Did you guys see this one for Dove beauty products called, "Evolution"? It shows that those "perfect" models you see in ads aren't always what they seem. And yet, women are made to feel as though they need to live up to that "perfect" example.
Very well done, and the kinda-creepy music is a nice touch.
Excellant, Siren! Dove's done a wonderful job with their ads, I think, during the last few years, trying to get the message across that all women are beautiful regardless of body shape, or age. I think they started their 'self-esteem campaign" a few years ago with a commercial that aired during the Super Bowl, about young girls wishing they looked different.
That is a great spot, and so poignant. Makes me think of my little nieces, who aren't so little anymore.
My cynicism keeps reminding me that, as noble as Dove's campaign seems, it IS still an ad campaign, though, with selling their product the top priority. Still, I think good has and will come of it. So good for Dove!
Did they really think that would be appealing to little kids?
Apparently, it was. Funny....this same commercial was on a television show we watched Monday night: The Food Network's "Heavyweights", which compares competing companies producing the same type of food products. Monday's episode was about fast-food hamburger restaurants; McDonald's and Burger King were shown.
That scary clown with the disposable cup nose was Willard Scott! McDonald's came to him asking if he'd be their spokesperson, and it was his idea to use a clown, (he was the original "Bozo" too). He said the kids absolutely loved him, paper cup nose and all, whenever he made a public appearance.
That's a wild bit of tv trivia. Who'da thought Willard was the first Ronald McDonald?? I wonder if he got paid for coming up with that idea. Willard made an appearance here in OKC last year to help celebrate our state's centennial. The little old ladies were thrilled!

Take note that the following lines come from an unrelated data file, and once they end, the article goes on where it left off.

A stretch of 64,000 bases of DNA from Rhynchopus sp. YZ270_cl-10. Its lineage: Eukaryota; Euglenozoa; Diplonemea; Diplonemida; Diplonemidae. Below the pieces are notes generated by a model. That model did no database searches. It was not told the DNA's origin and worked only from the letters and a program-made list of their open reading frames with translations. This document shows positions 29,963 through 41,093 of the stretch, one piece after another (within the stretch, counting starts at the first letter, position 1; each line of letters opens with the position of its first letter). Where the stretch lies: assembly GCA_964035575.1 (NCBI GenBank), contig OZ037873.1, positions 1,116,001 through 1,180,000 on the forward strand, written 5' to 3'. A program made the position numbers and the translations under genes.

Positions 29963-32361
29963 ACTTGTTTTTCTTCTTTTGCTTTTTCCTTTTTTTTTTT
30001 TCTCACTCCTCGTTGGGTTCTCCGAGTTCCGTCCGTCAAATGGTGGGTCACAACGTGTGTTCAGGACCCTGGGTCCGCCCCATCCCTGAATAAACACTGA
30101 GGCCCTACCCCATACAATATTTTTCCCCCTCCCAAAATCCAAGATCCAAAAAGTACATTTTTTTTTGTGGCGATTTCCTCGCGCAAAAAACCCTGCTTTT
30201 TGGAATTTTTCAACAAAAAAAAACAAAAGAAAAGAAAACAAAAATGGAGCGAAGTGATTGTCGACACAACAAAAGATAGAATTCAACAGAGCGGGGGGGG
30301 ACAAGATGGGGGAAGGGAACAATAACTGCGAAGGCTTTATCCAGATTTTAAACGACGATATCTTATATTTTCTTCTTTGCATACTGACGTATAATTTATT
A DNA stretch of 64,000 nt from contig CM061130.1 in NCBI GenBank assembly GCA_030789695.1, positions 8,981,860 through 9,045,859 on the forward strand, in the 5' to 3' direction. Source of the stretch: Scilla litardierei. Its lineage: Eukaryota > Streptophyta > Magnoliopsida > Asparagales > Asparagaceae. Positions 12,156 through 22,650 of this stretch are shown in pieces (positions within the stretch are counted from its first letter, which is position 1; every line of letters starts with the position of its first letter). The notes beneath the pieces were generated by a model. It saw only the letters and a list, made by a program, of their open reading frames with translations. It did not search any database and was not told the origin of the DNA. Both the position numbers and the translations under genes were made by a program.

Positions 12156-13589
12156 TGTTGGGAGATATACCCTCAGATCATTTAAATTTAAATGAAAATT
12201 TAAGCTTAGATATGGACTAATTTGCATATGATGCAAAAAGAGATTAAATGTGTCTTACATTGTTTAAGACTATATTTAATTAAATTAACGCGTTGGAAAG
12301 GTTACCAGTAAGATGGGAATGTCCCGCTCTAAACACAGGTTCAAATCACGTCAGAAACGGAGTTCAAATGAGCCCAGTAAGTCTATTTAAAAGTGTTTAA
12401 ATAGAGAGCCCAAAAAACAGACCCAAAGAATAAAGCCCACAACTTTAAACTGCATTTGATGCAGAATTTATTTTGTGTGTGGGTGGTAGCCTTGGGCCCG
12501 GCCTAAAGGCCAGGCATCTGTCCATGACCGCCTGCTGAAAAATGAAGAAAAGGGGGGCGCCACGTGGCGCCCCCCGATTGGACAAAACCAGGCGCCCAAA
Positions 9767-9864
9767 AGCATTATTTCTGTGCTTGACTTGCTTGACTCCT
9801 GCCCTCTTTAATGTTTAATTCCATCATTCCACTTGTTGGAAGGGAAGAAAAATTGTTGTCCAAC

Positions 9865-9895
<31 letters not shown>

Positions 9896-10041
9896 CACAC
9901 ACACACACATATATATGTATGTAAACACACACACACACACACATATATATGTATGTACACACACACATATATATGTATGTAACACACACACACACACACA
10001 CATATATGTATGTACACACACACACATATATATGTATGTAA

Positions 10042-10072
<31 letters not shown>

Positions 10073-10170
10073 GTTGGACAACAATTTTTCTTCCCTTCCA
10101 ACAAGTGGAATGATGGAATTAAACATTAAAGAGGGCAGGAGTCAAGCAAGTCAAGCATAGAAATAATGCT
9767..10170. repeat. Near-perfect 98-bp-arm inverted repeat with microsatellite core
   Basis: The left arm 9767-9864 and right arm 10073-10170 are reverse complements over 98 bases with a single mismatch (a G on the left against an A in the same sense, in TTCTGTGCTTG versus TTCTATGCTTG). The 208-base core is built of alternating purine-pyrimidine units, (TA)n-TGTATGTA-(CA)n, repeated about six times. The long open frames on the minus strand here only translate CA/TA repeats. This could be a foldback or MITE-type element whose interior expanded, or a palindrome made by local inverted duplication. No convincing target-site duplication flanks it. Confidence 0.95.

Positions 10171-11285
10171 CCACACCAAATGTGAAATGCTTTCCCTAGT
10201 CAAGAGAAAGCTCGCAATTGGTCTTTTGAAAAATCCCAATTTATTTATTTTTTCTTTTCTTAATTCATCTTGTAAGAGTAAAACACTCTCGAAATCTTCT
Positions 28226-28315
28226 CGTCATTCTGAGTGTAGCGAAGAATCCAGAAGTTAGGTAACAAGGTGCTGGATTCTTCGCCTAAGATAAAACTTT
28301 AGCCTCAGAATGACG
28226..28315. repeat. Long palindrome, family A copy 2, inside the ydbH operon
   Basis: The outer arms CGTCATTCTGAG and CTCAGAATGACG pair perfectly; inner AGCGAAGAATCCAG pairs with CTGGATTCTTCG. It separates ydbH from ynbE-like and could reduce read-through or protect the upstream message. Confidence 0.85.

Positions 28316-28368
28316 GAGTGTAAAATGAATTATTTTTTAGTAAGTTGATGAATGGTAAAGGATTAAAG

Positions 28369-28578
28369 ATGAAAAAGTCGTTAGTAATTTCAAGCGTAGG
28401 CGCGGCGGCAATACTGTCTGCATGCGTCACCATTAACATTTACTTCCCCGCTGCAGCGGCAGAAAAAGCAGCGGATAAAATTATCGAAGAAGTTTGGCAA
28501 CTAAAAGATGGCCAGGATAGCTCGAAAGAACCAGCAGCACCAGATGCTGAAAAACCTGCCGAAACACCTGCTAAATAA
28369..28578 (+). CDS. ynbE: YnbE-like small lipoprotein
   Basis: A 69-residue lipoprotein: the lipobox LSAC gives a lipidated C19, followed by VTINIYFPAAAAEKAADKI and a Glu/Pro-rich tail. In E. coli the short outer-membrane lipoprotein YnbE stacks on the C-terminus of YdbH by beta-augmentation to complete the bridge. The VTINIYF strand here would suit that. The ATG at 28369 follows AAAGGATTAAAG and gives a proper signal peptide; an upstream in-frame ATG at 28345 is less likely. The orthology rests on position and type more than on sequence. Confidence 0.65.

Here's another classic. I was just a kid when it debuted, but after all these years, I could sing along with a lot of it!
The Olympics are over, and as with any huge televised event, there were quite a few commercials produced specifically to be shown during its run. I loved a couple of the GE commercials; the one in which the Chinese villagers brought offerings to the dragon, so he'd breath fire to heat up the village's hot tub was fun. I also liked the one where the Chinese man chased through the marketplace just trying to get a glimpse of an attractive woman, until he stumbled, causing quite a bit of destruction to a lot of the stalls....and himself. In the end, poor guy's all broken up in the hospital, and in walks his doctor....who is the attractive woman he was trying to glimpse.
Coke had some good commercials; they always do. And Morgan Freeman narrated for Visa; I could listen to him talk forever.
Then there was Budweiser....interesting that a beer would be an official sponsor of an athleticism event. But commercially speaking, Budweiser has had some of the best commercials out there - everything from those talking frogs, to the 'real men of genius'. And who could forget the Clydesdales? This was the one aired during the games:
It originally appeared as a Superbowl ad; I don't know which one because I can never keep those X's, V's. and I's straight.
Love the Budweiser Clydesdales; here's another that was a Superbowl commercial, and could have doubled as an Olympic commercial. Teamwork is in the spirit of the games, and the young 'un in this commercial is just too damn cute.